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Chile: Income Distribution and Social Programs
Country Study > Chapter 3 > The Economy > Income, Labor Unions, and the Pensions System > Income Distribution and Social Programs


Latin America has traditionally had one the most unequal income distributions in the world. Chile has not been an exception to this rule. Although data are scarce, existing evidence suggests that during the years of military rule income inequality increased significantly in Chile. It has been estimated that in 1985 about 25 percent of households lived in extreme poverty, and that 45 percent of households lived below the poverty line. During the 1990-93 period, the incidence of poverty declined substantially. In late 1993, the Ministry of Planning and Cooperation estimated that between 1990 and 1993 more than 1.3 million people moved out of poverty. This was the result of a combination of factors: the rapid rate of growth experienced by the economy; and the implementation of social programs aimed at to the poorest groups in society.

The emphasis on social programs aimed at certain groups began in the mid-1970s. This approach seeks to deliver social programs directly to the poor, avoiding leakages to middle- and upper-income groups. These programs have been largely successful. It has been reported, for example, that 90 percent of the food distributed through the preschool nutritional programs went to the poorest three deciles of the population in the mid-1980s. Moreover, more than 80 percent of the food has reached the rural poor. Since the basic housing program was reformed in the early 1980s, more than 50 percent of the subsidies have been reaching the poorest three deciles of the population. In 1969, before the system was reformed, only 20 percent of subsidies were received by the poorest 30 percent of the population.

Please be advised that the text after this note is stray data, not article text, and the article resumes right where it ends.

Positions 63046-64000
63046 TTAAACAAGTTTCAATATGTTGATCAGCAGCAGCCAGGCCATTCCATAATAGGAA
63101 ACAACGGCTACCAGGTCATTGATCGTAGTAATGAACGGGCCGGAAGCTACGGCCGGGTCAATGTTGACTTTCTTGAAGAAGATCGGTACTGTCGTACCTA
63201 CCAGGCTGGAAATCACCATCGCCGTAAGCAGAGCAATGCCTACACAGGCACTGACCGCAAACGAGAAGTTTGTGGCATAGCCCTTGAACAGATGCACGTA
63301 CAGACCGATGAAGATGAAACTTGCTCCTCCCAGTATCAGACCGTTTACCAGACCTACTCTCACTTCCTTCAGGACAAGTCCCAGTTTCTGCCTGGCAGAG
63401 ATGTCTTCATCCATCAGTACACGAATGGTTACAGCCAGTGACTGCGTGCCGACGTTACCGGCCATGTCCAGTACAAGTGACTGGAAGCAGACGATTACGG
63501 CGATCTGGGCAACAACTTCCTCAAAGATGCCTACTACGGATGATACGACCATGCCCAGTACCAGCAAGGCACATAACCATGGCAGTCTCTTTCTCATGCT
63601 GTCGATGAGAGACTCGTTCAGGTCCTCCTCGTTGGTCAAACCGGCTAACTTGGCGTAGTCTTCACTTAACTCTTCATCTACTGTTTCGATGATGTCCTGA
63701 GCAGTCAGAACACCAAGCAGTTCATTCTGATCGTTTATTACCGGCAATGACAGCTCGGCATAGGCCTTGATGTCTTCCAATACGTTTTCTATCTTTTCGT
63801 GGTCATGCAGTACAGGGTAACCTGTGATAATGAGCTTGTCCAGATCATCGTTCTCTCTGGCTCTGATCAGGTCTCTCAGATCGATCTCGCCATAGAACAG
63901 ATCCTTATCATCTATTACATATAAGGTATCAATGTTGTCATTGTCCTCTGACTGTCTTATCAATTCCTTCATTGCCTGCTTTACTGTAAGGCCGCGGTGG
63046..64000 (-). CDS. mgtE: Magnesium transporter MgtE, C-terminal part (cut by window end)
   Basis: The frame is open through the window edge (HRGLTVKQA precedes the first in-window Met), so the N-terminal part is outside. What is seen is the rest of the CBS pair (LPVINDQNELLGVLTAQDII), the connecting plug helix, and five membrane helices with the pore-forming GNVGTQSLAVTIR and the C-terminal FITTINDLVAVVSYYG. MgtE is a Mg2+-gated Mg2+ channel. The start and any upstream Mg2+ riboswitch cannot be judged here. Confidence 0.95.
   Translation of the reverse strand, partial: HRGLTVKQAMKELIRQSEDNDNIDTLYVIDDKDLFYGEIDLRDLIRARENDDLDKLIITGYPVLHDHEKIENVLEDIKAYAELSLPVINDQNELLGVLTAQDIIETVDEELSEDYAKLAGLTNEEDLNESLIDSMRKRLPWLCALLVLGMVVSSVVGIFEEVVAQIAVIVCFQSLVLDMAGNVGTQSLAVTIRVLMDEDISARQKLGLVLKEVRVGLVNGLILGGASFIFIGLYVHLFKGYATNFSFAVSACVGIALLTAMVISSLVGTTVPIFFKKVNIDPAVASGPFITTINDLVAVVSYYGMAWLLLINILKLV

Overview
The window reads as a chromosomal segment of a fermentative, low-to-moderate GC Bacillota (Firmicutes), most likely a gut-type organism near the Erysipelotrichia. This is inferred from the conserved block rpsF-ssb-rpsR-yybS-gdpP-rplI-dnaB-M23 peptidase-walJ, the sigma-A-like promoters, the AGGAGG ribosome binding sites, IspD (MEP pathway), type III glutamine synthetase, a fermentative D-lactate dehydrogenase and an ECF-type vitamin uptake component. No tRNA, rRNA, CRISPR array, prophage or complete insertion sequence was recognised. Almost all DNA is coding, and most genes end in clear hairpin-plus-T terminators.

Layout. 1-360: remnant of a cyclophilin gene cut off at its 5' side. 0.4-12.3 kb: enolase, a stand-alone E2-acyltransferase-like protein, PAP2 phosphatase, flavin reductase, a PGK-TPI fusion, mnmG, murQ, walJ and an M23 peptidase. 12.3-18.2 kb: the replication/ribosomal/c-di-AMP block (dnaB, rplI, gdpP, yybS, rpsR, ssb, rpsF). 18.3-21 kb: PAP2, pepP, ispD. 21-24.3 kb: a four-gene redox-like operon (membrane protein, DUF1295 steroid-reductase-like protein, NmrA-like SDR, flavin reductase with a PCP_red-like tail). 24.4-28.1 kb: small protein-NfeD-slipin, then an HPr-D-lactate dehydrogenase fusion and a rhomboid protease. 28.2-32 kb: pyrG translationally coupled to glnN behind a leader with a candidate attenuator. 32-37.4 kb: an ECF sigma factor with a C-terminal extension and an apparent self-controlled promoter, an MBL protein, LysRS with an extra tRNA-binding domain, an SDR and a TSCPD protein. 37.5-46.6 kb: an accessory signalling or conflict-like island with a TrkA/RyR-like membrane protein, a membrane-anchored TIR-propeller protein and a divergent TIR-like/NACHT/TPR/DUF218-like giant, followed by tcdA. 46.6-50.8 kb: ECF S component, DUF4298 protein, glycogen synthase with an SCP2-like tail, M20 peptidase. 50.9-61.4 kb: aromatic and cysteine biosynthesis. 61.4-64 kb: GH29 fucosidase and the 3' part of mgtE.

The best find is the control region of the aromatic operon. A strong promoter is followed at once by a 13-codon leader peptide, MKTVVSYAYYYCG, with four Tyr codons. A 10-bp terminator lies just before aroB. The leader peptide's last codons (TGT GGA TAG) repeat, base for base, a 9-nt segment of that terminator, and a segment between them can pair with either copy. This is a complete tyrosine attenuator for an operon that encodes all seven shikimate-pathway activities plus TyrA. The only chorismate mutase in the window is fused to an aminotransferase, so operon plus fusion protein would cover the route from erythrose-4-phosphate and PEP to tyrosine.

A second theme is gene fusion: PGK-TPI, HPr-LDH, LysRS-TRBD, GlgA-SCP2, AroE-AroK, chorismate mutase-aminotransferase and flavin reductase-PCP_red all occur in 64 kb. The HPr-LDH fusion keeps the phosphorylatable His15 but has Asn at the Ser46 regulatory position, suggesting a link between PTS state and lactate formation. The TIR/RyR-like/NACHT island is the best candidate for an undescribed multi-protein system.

Data as of March 1994

Last Updated: March 1994

Editor's Note: Country Studies included here were published between 1988 and 1998. The Country study for Chile was first published in 1994. Where available, the data has been updated through 2008. The date at the bottom of each section will indicate the time period of the data. Information on some countries may no longer be up to date. See the "Research Completed" date at the beginning of each study on the Title Page or the "Data as of" date at the end of each section of text. This information is included due to its comprehensiveness and for historical purposes.

Note that current information from the CIA World Factbook, U.S. Department of State Background Notes, Australia's Department of Foreign Affairs and Trade Country Briefs, the UK's Foreign and Commonwealth Office's Country Profiles, and the World Bank can be found on

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